Prince Harry has bravely spoken out about his own Mental Health. Like, Love or Loathe the royal family, you can’t say that Harry has been anything but honest about his mental health.
As with most 20 something’s, Harry did have a couple of wild years, which likely all 20 something’s experience. However, his ordeal was, and is not, something the general public experience. Firstly, he is part of one of the most powerful families in the world, and with that title there comes a lot of protocol that even the Queen follows (Napkins on knees and using left hand for drinking Tea etc!).
But Harry was left bereft, along with his brother William at the untimely death of their mother Diana. At the tender age of 12, this strapping young boy who should have been looking forward to a summer holiday, smoking crafty cigarettes and thinking his mother would never know, exploring the grounds of Windsor and generally being a child, had all of this taken away.
His Mother was taken away from the world far too young. At the age of just 36, she died in a car crash in Paris and suffered extensive internal bleeding.
That year, Prince Harry cruelly had his childhood snatched away from him. Gone was the mother who would subject him to corny horror films, teach him about how to treat a lady and gently guide him around the battlefield which is Secondary School and friendships. Instead, he was left with anguish and pain. The most important person in his world was gone.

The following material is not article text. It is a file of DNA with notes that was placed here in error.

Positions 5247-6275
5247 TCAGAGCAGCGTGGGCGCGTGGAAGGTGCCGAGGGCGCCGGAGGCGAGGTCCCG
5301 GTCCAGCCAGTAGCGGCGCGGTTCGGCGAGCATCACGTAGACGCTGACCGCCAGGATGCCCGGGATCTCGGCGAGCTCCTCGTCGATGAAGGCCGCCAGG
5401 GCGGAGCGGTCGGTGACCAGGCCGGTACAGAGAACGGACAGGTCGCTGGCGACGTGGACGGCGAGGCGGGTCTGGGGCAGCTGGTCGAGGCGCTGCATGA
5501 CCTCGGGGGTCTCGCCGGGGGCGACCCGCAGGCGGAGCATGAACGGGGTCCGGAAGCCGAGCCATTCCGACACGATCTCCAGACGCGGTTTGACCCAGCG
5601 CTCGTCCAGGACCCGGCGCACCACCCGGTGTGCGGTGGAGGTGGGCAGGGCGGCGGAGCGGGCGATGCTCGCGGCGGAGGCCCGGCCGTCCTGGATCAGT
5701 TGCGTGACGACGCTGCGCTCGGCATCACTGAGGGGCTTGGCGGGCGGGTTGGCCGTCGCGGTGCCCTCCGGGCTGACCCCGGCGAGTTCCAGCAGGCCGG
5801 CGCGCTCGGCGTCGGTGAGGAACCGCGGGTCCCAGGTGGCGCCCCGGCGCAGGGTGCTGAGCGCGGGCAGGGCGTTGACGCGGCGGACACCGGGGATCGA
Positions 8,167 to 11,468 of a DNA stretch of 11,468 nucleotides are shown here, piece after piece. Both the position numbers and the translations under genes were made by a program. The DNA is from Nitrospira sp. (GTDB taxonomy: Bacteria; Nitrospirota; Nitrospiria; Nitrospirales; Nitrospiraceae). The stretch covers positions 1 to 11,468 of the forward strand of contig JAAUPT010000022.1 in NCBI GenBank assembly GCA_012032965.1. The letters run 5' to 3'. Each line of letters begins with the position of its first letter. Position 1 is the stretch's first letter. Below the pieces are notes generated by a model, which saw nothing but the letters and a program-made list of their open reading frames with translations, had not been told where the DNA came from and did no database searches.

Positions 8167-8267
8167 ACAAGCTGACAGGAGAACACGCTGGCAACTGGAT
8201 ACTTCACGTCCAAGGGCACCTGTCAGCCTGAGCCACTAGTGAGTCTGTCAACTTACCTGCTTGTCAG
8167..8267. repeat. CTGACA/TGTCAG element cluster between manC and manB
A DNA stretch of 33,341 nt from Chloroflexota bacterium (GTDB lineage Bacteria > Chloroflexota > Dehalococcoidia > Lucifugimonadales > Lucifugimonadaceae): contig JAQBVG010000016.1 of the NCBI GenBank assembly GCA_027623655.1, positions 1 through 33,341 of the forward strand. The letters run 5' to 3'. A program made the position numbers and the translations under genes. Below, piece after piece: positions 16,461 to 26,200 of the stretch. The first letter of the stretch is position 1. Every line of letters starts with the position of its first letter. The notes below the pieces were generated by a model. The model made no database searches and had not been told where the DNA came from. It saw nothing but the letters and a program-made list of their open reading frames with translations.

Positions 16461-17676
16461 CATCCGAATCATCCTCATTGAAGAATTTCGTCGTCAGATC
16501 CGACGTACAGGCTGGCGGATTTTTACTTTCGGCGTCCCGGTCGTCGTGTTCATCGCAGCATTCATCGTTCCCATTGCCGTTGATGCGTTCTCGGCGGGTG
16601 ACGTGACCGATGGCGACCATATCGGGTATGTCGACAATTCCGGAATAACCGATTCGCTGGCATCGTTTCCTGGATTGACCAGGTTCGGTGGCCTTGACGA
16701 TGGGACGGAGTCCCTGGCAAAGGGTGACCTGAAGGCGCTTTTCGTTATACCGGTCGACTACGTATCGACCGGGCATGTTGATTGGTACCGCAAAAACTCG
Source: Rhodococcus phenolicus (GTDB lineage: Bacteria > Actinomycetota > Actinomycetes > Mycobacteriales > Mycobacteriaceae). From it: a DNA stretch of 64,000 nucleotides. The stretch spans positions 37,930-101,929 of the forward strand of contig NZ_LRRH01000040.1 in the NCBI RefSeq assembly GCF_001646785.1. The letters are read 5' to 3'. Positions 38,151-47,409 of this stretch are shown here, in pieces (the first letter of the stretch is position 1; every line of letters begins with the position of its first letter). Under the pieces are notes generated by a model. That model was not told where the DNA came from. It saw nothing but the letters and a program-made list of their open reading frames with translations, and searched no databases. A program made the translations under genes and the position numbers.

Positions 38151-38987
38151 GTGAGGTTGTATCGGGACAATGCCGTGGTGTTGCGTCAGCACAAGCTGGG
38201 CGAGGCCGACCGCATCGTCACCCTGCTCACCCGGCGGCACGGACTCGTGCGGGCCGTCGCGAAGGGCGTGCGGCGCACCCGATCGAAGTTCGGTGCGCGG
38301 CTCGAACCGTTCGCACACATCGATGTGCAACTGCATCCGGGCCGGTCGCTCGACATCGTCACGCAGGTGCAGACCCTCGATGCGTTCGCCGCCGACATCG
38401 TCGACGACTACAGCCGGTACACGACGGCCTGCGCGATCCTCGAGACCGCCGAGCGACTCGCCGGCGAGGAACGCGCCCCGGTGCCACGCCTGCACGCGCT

William did fare better as he was a little bit older and understood the world a little more. But he wasn’t unscathed. Both boys felt the bitter bite of death taking someone you love too soon, and both, in my opinion have never fully recovered.
Harry however, has sought professional help, and has opened up about his experience and his loss, explaining that he was frustrated to the point of ‘punching someone’ and he is now ‘in a good place’.
A lot of people criticize the royal family for their treatment of Diana, and to some extent Camilla, however, at the very heart of them, are 2 young, damaged men who not only lost their mother, but have struggled since with their own demons.
Harry’s ‘coming out’ with his own mental health concerns is to be applauded, for if more people talked about things like PTSD and Shock more, then the stigma would gradually break down, and people would no longer be ashamed to admit they need a helping hand to get through the bad times.
The fact Harry has found a new romance is certainly helping, and hopefully, it will be a success for him, especially as he is able to help military workers, and his girlfriend has all the links to get specialists involved to help with the cause.